by Ahmed Olayinka Sule 

On 29 April 2017, Anthony Oluwafemi Olaseni Joshua defeated Wladimir Klitschko by a technical knockout in front of an audience of 90,000 to become the IBF, WBA and IBO World Heavyweight Champion. As a result of his victory, Joshua, a hugely talented athlete, has now become one of the most popular figures in Britain.

Image by Karl-Ludwig Poggemann

As patriots adopt Joshua, they conveniently airbrush his Nigerian heritage from the narrative. Joshua was born in Watford to Nigerian parents who moved to the UK when they were in their twenties. Joshua regards himself as “Nigerian by blood” and has a tattoo of the map of Nigeria on his arm. When he was much younger, he was known by his first name Femi. Perhaps like many people of colour whose names people find “too difficult to pronounce”, he might have opted to be called Anthony Joshua to save friends from biting their tongues while pronouncing “Oluwafemi.”

In a society that revels in the demonisation of young men who look like Anthony Joshua – a 6 ft 6 athletic black man who weighs 108 kg, the new enthusiasm for the athlete feels incongruous. Under everyday circumstances, anyone walking the streets of most British cities looking like Joshua would be under severe scrutiny. At the very best he would notice people holding onto their belongings as he enters the lift, and at the very worst, he might be stopped by the police working on a tip-off about a “suspicious looking man” walking around the neighbourhood. Fortunately for Joshua, he is the exception.

Thus far the boxer has avoided controversy – but what would happen if that should change? In January 2017 Joshua posted an image of himself praying along with friends at a mosque in Dubai. In response to this tweet, Joshua was lambasted by some of his fans. Someone wrote on Twitter:

@anthonyfjoshua Get Out Of My Country Right Now @mrsmay deport this muslamic.

Image by ph-stop

There’s precedent for what happens when high-profile people of colour start to express their identities. When Lewis Hamilton won his first Formula One title, he became Britain’s most loved sporting son. However, as he began to express his blackness, he became a hate figure and the British public that initially sang his praise began to slate him.

White capital has a long history of making money off the backs of black folks, so it should be no surprise to see the scramble to convert Joshua to a money making machine. In the build-up to and following his match against Klitschko, the British media have been making the case for Joshua’s potential to be a billionaire.

Joshua wouldn’t be the first black British sporting star touted to be a billionaire. Shortly after Lewis Hamilton became the first black man to win Formula One, the Evening Standard published “Is Lewis Hamilton on track to be our first sporting billionaire?” Dominic Curran, a Director at one of Britain’s top sponsorship agencies Synergy said:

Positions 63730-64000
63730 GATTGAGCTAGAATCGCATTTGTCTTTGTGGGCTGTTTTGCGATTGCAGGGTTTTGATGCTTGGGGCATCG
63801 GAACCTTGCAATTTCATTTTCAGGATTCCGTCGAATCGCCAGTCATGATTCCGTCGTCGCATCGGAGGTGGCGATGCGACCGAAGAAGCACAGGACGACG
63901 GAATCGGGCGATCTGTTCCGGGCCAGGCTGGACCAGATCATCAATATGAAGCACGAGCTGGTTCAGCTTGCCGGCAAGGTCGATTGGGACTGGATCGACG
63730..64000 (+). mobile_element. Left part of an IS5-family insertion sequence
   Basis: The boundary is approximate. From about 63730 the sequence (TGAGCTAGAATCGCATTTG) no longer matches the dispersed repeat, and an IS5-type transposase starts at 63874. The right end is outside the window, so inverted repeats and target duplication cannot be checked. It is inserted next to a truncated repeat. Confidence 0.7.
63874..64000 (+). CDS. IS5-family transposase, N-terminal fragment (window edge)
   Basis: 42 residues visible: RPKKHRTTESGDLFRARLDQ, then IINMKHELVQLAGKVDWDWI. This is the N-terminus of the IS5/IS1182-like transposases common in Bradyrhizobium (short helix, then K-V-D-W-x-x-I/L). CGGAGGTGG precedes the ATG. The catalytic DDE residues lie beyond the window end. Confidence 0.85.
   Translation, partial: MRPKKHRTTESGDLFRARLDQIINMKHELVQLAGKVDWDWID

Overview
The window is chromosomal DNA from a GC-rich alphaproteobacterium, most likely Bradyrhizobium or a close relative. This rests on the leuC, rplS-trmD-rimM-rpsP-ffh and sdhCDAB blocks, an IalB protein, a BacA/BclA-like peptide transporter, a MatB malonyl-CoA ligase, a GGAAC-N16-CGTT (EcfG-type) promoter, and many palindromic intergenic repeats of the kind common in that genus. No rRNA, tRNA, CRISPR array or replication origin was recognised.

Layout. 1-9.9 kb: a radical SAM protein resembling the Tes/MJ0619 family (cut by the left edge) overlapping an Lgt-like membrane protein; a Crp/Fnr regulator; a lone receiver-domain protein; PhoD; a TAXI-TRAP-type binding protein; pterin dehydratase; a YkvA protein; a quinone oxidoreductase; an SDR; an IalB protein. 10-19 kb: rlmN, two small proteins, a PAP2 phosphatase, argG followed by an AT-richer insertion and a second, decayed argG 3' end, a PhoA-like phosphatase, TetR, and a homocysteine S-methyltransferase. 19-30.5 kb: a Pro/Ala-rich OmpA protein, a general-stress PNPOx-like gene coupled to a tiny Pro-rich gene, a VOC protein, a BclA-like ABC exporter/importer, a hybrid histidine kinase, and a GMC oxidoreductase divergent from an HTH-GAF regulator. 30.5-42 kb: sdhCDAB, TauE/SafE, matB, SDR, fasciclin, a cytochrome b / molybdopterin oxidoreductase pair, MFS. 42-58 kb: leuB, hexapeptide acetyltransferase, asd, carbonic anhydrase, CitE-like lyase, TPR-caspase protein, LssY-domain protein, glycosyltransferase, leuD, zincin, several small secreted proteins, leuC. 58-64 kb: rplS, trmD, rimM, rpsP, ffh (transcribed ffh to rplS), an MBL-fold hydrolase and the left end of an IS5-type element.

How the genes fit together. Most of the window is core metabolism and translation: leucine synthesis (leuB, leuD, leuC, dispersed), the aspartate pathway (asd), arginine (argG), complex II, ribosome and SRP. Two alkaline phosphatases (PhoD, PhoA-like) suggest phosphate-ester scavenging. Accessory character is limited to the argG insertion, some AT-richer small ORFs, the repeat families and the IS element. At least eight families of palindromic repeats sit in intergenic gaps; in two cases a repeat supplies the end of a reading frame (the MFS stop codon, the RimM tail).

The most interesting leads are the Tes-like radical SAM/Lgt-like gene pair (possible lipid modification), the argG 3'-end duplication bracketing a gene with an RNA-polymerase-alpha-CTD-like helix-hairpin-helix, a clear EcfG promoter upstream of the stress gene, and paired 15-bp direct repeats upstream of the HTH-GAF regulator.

Lewis is a sponsor’s dream. He is the epitome of youth, vibrancy and success. Any brand would want to associate with that because it shifts product.

While corporate Britain is often reluctant to employ young black people and turns a blind eye to racism in the workplace, its executives have no problem and no shame queuing in front of the likes of Joshua and Hamilton to put their faces to use.

Black sports stars are easily dropped when they fall short of expectations. When Ben Johnson was caught doping in the aftermath of his Olympic 100m victory, he morphed from the Canadian fastest man in the world to the Jamaican-born cheat. The same theme played out in France when the French national football team comprising predominately of Arab and African descent Bleus won the 1998 FIFA World Cup. The team was hailed as a model for multiculturalism. However, as the performance of the football team began to dip post-2000, racism began to rear its ugly head and the patriotism of the black and Arab players in the team was called into questioned by the media, politicians and fans.

So what makes a British sports star? Is it ancestry, birth, colour, residency, passport, wealth, fame or accent?

It seems that in sports that evasive Britishness is just a victory away, but people of colour who consider themselves included by virtue of any of the above mentioned factors need to realise they are just one mistake, one controversy or one crime away from pseudo denaturalisation.

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Ahmed Sule is a CFA Charterholder, Chartered Accountant, photojournalist and social critic. He also  obtained a Certificate in Photojournalism at the University of Arts London. He has also worked on various photojournalism projects including Obama: The Impact, Jesus Christ: The Impact, The Williams Sisters etc. He cites Jesus Christ, Martin Luther King, Malcolm X, Fela Anikulapo Kuti, Kwame Nkrumah and W.E. Du Bois as his major influences. Find him on Twitter @Alatenumo

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